Anthropology, more so than other disciplines, has always had to come to terms with forms of sociality that are not based on state regulation of law and order. As James Scott (2009) notes:
Until shortly before the common era, the very last 1 percent of human history, the social landscape consisted of elementary, self-governing, kinship units that might, occasionally, cooperate in hunting, feasting, skirmishing, trading and peacemaking. It did not contain anything that one could call a state. In other words, living in the absence of state structures has been the standard human condition. (3)
And there is particularly a long lineage of anthropological work highlighting the “horizontal” sociality of the gift in opposition to the “vertically mediated” sociality of the state. The contrast between state-based and gift-based forms of social relations is already well-explored in Marcel Mauss’ classic work The Gift (2002 [1925]) and by Claude Lévi-Strauss (1969) after him who saw in reciprocal sociality the “elementary” organizing principle of kinship. This lineage continues via the work of Pierre Clastres (1987) as well as Marshall Sahlins’ masterful analysis of Mauss’s work in Stone Age Economics (1972), where he argues that: “Where in the traditional view the contract was a form of political exchange, Mauss saw exchange as a form of political contract” (169).
This paper sees itself as a contribution to this anthropological lineage, arguing that it is to such outside of the state form of sociality that the jouissance we have introduced above takes us to. To begin to do so we need to bravely enter the world of Beirut’s traffic, for nowhere is this sociality more present than in the way people have to negotiate the city’s streets.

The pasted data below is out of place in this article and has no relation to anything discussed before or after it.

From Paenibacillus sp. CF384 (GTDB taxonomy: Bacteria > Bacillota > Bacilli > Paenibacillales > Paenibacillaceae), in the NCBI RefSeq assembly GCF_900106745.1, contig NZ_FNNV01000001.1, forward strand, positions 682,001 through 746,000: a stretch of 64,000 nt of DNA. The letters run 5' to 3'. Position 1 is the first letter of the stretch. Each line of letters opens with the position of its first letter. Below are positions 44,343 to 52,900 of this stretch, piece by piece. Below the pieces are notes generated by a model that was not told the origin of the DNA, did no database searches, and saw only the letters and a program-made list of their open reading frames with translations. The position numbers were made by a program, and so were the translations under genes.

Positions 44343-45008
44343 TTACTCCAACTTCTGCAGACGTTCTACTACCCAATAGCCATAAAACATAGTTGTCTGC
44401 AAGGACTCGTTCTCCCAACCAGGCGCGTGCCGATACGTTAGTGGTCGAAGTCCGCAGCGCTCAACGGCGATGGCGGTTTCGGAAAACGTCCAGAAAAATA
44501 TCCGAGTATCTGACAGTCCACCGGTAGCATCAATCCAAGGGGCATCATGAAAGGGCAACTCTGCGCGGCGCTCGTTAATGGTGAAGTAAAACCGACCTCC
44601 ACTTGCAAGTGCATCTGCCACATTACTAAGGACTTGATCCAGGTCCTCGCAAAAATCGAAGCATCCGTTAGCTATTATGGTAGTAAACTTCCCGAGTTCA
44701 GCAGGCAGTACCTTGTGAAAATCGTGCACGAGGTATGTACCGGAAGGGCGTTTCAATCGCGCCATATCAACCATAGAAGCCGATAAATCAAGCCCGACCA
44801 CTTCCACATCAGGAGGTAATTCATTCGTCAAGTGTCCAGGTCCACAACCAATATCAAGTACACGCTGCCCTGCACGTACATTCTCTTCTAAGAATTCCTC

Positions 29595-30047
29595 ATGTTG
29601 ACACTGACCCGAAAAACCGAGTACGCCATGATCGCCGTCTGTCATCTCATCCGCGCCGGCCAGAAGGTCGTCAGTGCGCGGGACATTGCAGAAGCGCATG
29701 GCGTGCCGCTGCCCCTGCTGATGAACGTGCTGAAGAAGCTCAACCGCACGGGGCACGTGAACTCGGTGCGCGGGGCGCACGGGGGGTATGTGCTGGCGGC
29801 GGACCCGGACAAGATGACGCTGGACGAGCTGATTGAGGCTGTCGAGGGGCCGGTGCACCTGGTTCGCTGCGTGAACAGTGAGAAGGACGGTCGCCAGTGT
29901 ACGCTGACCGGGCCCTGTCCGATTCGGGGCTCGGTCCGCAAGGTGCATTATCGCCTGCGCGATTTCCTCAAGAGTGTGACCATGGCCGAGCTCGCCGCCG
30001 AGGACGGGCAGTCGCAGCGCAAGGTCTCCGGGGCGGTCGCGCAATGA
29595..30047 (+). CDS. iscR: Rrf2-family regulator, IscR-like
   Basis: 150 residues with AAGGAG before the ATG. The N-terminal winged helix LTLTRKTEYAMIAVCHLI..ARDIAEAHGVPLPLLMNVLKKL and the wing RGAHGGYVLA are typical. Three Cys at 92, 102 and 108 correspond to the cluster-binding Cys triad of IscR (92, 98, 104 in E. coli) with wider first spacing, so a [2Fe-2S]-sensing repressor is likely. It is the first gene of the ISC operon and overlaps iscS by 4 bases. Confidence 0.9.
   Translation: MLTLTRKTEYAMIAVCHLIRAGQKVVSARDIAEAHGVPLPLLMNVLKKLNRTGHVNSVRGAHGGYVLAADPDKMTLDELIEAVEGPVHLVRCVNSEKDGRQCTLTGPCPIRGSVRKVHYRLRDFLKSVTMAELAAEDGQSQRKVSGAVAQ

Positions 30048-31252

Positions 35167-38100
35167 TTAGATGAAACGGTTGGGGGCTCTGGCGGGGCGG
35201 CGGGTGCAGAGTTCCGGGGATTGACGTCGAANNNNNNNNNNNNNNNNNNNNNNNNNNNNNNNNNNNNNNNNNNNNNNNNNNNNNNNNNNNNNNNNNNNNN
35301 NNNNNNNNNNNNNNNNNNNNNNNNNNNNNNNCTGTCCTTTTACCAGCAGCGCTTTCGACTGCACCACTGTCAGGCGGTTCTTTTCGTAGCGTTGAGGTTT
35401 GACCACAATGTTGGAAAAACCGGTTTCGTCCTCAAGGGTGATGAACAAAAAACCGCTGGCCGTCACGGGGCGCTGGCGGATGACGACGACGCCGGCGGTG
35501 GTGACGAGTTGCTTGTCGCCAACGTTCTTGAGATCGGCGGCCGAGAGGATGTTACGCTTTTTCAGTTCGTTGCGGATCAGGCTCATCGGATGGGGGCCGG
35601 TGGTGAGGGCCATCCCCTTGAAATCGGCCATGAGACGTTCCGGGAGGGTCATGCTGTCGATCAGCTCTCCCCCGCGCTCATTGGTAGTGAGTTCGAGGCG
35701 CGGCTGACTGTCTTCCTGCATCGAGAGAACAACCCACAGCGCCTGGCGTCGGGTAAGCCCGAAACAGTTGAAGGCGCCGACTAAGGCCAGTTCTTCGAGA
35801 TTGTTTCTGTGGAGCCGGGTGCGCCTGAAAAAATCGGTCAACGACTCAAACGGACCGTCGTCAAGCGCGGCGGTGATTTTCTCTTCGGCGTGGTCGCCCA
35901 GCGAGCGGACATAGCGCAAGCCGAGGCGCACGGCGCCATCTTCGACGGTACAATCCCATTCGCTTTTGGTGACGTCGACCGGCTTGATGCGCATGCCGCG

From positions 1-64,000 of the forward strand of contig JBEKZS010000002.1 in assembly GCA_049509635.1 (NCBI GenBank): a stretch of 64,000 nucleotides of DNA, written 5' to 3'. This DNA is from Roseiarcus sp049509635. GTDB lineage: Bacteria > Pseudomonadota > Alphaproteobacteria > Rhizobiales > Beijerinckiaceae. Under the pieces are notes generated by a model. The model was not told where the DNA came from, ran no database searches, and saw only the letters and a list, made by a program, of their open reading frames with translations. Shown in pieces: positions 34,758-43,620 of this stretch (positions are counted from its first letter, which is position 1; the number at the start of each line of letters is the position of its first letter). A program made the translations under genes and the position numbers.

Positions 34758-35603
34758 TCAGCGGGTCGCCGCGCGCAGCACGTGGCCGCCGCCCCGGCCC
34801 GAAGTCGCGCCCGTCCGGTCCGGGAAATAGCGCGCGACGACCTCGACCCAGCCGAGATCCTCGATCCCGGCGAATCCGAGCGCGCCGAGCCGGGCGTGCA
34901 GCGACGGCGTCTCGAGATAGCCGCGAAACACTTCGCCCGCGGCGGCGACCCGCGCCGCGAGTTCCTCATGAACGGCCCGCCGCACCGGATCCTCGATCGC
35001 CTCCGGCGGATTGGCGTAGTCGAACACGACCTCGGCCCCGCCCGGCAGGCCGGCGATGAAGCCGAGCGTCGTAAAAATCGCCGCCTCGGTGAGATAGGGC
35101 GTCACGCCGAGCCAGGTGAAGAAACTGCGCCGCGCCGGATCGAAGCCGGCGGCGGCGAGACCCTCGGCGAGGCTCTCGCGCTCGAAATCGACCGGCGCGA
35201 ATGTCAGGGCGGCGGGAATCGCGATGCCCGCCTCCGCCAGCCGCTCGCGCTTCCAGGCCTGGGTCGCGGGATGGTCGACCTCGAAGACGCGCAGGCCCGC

Sunday, March 25, 2018

Towards a lenticular understanding of extractive and distributional inequality

(This paper was presented at the Georgraphies of Inequality conference – University of Melbourne, March 2017)
I was administratively organizing, with my own university, a visiting position in Amsterdam a while ago. My chair of department wasn’t clear as to what I needed to do, and she suggested I go and see Human Resources. There an HR officer listened to me and said: ‘Since it’s a non-paying position all you need to do is have it approved by your superior’. I found the use of the word ‘superior’ genuinely off-putting. ‘My superior?’ I said with a hint of irony. ‘Your supervisor’ she said, not with any sense that she previously said something wrong and needed to correct herself, but more as if she is further clarifying her previous category.